This one-bedroom apartment, now on the market for $575,000, comes from the historic co-op building the Riviera, located at 790 Riverside Drive in Washington Heights. CityRealty's architecture critic Carter Horsley offers a good review of the architecture: "This very distinguished, five-sided, building has a most unusual floor plan with five deep light wells. It was designed by Rouse and Goldstone and erected in 1910 by the Riveria Realty Company in an Italian Renaissance-palazzo style. The 13-story building has a three-story, rusticated limestone base, limestone quoins, and arched windows at its top floor beneath a quite distinctive cornice of multiple arches. There are several very handsome decorative balconies and the building has spacious lobbies." The luxury apartments, which originally came with as many as 10 rooms, were designed with libraries, butlers’ pantries and parquet flooring. Many of the units–like this one–have been chopped up and made smaller, but this apartment retains the historic cast-iron balconies.
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October 7, 2015

This $635K Washington Heights Co-op Is a Ground Floor Opportunity With Lofty Ambitions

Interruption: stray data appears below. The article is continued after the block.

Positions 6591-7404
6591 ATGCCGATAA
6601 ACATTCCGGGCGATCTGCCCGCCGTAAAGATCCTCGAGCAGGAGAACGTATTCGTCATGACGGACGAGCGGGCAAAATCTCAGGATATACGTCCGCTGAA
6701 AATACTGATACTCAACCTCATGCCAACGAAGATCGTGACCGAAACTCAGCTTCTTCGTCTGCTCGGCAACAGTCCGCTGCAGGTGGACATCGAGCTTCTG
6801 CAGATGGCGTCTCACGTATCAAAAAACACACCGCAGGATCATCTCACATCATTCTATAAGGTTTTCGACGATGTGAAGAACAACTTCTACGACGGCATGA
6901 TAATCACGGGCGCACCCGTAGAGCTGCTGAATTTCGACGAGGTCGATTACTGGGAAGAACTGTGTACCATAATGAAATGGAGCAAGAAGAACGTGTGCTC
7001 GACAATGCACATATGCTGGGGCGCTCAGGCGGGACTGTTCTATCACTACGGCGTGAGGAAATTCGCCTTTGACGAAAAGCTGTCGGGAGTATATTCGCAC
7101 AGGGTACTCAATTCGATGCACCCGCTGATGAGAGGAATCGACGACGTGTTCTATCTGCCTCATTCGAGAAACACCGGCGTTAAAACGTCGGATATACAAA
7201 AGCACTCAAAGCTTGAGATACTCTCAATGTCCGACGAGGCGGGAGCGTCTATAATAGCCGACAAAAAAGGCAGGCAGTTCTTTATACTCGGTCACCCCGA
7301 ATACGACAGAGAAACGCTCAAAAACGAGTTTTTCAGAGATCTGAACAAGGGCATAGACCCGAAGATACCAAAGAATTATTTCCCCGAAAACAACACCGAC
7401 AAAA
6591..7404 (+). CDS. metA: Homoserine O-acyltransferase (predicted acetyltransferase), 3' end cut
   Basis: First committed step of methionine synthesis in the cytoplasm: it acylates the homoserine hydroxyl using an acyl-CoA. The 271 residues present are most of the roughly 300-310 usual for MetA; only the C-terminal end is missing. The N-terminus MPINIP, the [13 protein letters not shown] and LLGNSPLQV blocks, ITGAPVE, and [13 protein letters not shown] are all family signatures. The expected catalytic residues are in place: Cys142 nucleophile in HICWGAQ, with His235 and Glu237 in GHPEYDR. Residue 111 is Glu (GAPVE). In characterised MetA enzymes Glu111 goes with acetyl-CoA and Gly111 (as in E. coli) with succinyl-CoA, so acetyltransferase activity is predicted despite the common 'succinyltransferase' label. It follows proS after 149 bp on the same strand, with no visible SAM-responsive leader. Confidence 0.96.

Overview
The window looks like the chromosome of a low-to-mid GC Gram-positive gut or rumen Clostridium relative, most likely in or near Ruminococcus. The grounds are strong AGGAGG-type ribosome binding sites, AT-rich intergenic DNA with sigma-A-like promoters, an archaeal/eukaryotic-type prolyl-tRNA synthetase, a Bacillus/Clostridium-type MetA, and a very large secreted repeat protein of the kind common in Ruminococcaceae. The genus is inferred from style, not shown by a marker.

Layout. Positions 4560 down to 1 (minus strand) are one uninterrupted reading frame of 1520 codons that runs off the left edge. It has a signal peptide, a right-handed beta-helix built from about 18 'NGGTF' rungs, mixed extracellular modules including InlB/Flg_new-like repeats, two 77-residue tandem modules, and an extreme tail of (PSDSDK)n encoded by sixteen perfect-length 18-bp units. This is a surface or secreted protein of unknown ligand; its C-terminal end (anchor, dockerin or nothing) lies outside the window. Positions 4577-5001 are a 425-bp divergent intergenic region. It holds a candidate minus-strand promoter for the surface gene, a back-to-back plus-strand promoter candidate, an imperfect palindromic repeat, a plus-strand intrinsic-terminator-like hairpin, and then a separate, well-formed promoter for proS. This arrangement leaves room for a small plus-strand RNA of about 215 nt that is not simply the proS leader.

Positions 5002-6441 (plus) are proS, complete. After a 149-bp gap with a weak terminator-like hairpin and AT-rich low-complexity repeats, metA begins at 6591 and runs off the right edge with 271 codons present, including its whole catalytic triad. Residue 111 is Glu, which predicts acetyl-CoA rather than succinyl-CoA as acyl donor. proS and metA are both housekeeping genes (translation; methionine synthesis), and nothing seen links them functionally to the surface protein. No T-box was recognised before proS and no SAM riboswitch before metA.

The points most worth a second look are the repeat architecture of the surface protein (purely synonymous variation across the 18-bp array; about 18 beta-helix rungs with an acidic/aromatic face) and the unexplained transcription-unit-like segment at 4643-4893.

At first glance, the price of this 1,245-square-foot well-configured and loft-like co-op in Washington Heights looks like a pretty good deal. The same spot in the parts of Manhattan and Brooklyn where one usually finds sprawling industrial-chic lofts would undoubtedly be several times more than the $635,000 ask. Upon further inspection, it becomes evident that this apartment at 447 Fort Washington Avenue occupies the building's basement. We're assuming it's been excavated enough to be legal, but even the listing prepares us for the fact that "...this lower first floor garden apartment is sublimely peaceful with no neighbors above, below or beside." It's certainly a nice-looking lower first floor garden apartment, though. In addition to the no-neighbors-because-it's-the-basement thing, keep in mind that the neighborhood is known as a no-longer-secret spot to find relatively reasonable real estate in NYC; the Times called it "affordable Manhattan," pointing out that the median price for apartments in Washington Heights was less than $500,000 in Q1 of 2015. On the other hand, a similarly-outfitted, though much larger, Cobble Hill duplex condo loft consisting of a ground floor and basement is listed for $2.85 million. So perhaps this lofty lower lair in upper Manhattan deserves further investigation after all.